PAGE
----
PhD Scientific Days 2018

Budapest, April 19–20, 2018

Predictors of orthorexia nervosa in a sample of fitness enthusiasts and exploration of "clean eating" practices

Bóna, Enikő

Bóna Enikő 1, Prof. Ferenc Tőr2
1 Semmelweis Egyetem, Magatartástudományi Intézet
2 Semmelweis Egyetem, Magatartástudományi Intézet

Language of the presentation


Text of the abstract

Orthorexia nervosa (ON) or in other words, addiction to a proper diet occurs when health food becomes a central driver of life, while hindering other important areas. It is mentioned as a form of disordered eating and also has been shown to correlate with obsessive-compulsive traits in previous literature. However, an alternative way of viewing the phenomenon is that it is a way of coping with modern health worries, therefore its inclusion in the upcoming psychiatric diagnostic manuals is debated.
The aim of this study is to explore whether ON is present in the Hungarian sample of fitness enthusiasts and how it correlates with eating disorders and obsessive-compulsive disorder. With qualitative interviews, we also aim to explore the background of health food practices.
Mixed methodology was applied. The quantitative part included a questionnaire asking about demographic data, exercise habits, Orto-11-Hu, Eating Disorder Inventory and Maudsley obsessive-compulsive inventory. The qualitative part was carried out using ethnographic field work and interviews.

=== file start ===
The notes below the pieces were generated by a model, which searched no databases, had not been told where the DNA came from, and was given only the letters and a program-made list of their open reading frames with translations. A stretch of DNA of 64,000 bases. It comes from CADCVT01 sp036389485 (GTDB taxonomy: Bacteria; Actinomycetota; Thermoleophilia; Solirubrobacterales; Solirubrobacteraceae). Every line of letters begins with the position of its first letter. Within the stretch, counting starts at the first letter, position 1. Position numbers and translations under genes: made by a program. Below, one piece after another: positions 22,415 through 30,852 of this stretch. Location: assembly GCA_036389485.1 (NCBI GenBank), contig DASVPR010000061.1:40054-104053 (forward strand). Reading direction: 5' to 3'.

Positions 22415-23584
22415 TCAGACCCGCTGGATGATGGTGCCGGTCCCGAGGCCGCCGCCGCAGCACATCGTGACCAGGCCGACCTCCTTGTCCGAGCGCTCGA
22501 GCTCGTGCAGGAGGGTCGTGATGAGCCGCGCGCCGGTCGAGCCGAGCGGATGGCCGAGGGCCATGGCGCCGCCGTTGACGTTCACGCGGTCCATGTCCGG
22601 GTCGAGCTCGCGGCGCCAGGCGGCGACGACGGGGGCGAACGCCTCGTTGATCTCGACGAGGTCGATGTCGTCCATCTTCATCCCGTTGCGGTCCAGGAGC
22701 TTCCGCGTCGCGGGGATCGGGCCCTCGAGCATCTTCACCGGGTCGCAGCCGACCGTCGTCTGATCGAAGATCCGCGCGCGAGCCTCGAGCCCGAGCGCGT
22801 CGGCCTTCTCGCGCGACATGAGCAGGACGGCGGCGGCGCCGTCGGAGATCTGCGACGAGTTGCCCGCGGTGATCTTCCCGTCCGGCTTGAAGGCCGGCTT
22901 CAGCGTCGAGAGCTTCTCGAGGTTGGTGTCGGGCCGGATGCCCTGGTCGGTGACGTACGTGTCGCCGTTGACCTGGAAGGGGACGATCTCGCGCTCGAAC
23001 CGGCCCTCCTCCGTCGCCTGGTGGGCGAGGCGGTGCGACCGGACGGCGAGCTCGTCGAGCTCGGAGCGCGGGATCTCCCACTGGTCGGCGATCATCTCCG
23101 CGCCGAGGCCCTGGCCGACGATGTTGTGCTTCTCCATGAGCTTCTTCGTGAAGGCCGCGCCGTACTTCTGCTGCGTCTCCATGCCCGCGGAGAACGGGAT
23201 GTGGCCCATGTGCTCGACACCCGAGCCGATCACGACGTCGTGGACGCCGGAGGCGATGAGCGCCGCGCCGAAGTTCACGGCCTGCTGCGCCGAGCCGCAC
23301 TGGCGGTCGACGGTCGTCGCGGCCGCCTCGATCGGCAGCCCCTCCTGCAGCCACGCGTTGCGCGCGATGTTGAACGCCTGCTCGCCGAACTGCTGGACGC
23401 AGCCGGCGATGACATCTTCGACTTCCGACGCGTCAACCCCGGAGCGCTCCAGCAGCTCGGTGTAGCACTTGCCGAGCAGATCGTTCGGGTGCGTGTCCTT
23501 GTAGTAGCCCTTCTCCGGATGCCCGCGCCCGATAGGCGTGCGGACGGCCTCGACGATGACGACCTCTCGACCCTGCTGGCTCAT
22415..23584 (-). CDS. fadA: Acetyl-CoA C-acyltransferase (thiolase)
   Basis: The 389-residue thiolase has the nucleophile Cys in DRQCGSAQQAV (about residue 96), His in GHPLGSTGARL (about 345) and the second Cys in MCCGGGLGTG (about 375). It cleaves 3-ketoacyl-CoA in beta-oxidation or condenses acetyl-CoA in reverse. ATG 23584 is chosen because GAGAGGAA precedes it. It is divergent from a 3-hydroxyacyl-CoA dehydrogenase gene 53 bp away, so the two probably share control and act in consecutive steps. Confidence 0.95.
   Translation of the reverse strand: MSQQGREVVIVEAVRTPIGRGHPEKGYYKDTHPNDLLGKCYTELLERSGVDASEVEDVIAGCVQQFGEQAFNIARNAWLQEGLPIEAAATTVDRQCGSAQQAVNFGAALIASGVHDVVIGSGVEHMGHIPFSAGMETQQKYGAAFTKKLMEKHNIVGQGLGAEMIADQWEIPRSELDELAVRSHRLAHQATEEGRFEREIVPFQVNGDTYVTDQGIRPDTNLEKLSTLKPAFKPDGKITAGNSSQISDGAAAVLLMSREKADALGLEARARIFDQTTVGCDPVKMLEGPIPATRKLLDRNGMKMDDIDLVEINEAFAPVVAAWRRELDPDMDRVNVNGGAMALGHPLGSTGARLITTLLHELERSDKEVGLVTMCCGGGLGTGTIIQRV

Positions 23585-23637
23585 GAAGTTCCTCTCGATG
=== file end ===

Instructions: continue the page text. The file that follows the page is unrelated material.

Results for Orto-11-hu and three Eating Disorder Inventory subscales (drive for thinness, perfectionism and interpersonal distrust) presented statistically significant correlations. Being female, higher BMI and higher training frequency were shown to be predictors, but no relationship was found between obsessive-compulsive traits and ON. The interviewees presented health preoccupation and purging symptoms due to belief systems related to “clean food”.
The results can be interpreted as a warning that eating disorder specialists should be aware of fitness communities’ vulnerability to ON, due to the desire to lose weight and not because of obsessive-compulsive traits. Also, the imperative to “eat clean” can induce purging that also needs careful attention.

Data of the presenter

Doctoral school: Mental Health Sciences
Program: Mental Health Sciences
Supervisor: Ferenc Túry
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